Following on in the trend of not paying attention until we pass a cache, we did exactly the same thing at the next one too and then took a little woodland detour back to it by cutting through the trees. Once at Gz and it being our turn to try and find it, I promptly obliged by tripping over the hint item and uncovering the cache with my cane… all without even trying… god I am good at this! Rather than hacking back through the woodland we opted to follow the feint trail back to the path this time.
The views up at the rise of the hill were indeed quite impressive although the most dramatic thing as we approached the site of the next cache were the ominous looking clouds that seemed to be gathering in the distance. Rain could be clearly seen to the south but still we were lucky with it being dry where we were. The route to the next cache was probably the most mud we had come across so far and going was a lot slower. Poor Smokey and his little legs, most of the time he was dragging his body through the gloop, but he never complained and was always ready for more. On arriving at the rather prickly GZ, we quickly plucked the cache from its hiding place in a crook of a tree. Or at least Geoff would have if it had been there. Instead after he was starting to run out of crooks to search, Melissa quickly saved the day by walking straight in and finding the cache on the floor.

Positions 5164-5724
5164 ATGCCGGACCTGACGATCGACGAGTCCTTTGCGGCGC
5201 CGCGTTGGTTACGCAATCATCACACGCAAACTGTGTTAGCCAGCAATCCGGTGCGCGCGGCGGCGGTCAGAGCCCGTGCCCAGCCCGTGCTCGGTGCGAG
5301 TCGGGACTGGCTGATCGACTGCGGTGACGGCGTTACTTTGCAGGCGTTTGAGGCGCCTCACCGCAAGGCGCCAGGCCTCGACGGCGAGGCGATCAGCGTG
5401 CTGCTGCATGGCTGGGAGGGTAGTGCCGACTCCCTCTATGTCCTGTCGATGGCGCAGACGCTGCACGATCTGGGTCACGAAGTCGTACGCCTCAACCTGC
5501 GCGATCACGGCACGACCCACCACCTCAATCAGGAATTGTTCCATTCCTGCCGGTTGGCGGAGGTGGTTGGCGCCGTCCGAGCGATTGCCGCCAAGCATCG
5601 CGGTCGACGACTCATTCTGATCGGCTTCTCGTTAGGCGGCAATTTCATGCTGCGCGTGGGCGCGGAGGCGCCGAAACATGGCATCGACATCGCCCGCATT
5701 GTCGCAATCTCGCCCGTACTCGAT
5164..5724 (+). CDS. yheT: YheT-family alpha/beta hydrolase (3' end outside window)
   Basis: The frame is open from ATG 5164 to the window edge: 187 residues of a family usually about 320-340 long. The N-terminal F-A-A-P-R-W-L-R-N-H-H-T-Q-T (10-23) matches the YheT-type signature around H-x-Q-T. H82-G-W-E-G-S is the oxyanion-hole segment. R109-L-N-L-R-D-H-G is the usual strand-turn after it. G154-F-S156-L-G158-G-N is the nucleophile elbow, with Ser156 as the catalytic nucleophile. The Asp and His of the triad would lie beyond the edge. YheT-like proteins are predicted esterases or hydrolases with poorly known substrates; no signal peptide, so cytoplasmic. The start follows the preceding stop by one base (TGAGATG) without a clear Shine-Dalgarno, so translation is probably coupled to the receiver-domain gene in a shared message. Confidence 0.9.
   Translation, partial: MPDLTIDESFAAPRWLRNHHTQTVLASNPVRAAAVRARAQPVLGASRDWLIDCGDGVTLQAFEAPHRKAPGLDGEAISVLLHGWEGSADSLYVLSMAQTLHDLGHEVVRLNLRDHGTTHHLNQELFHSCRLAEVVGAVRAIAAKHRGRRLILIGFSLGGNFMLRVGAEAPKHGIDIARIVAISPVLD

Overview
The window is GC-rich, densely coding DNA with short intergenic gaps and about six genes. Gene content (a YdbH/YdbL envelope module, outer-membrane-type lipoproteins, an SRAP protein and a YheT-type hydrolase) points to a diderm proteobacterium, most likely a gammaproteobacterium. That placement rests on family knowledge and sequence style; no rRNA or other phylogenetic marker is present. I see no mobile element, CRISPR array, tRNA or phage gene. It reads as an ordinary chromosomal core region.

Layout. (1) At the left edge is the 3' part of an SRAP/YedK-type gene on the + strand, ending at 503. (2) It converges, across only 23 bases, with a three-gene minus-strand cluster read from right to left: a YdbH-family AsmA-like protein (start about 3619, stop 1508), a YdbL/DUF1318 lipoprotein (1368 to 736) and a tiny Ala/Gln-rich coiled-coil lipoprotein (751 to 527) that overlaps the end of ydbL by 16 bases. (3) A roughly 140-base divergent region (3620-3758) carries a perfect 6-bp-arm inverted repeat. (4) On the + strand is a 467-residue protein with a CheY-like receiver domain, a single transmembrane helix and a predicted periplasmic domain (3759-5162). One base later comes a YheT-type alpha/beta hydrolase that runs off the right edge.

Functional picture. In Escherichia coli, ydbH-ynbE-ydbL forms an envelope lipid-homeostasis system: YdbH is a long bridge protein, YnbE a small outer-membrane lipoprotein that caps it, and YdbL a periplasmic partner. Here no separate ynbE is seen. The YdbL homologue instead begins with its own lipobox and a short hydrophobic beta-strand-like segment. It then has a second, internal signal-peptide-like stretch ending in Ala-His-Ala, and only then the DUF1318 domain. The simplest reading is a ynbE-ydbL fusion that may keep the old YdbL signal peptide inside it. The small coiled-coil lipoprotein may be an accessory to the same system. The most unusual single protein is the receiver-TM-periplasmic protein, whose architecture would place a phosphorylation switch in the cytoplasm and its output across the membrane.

After spending the last half an hour or so in and out of the cover of trees along the path we now came to the edge of an open field with the path clearly visible through it. It was at this moment that it started to rain! Of course it did. With it steadily getting harder we made as quick a pace as we could through the field and pausing “to catch our breath” as a muggle passed we then plucked the last cache from its hiding place and signed the log. We found another number too but this still only gave us two and we needed three. As the rain eased up, thankfully, we stood and with some pretty cool logic from Geoff established that the missing letter value could only be one particular number and therefore we could work out the location of the bonus. We fed in the numbers to the phones, and sure enough the final location looked plausible, it being close to a footpath that would lead us back to the cars. With lunchtime beckoning and stomachs starting to grumble we set off for the 800 odd metre walk to the bonus.
This stretch took us through some of the worst mud of the day and then as an added challenge we realised that the cache was slightly off the path in a clump of trees and this involved hacking through a bit of undergrowth down a somewhat steep slope. Taking it slowly we edged our way down to GZ and as those at the back, namely me and Shar, arrived Geoff walked out with a big smile and the large cache container in hand, that is to say he had the smile on his face and the cache in hand, not a smile in his hand… that would just be weird and a little creepy.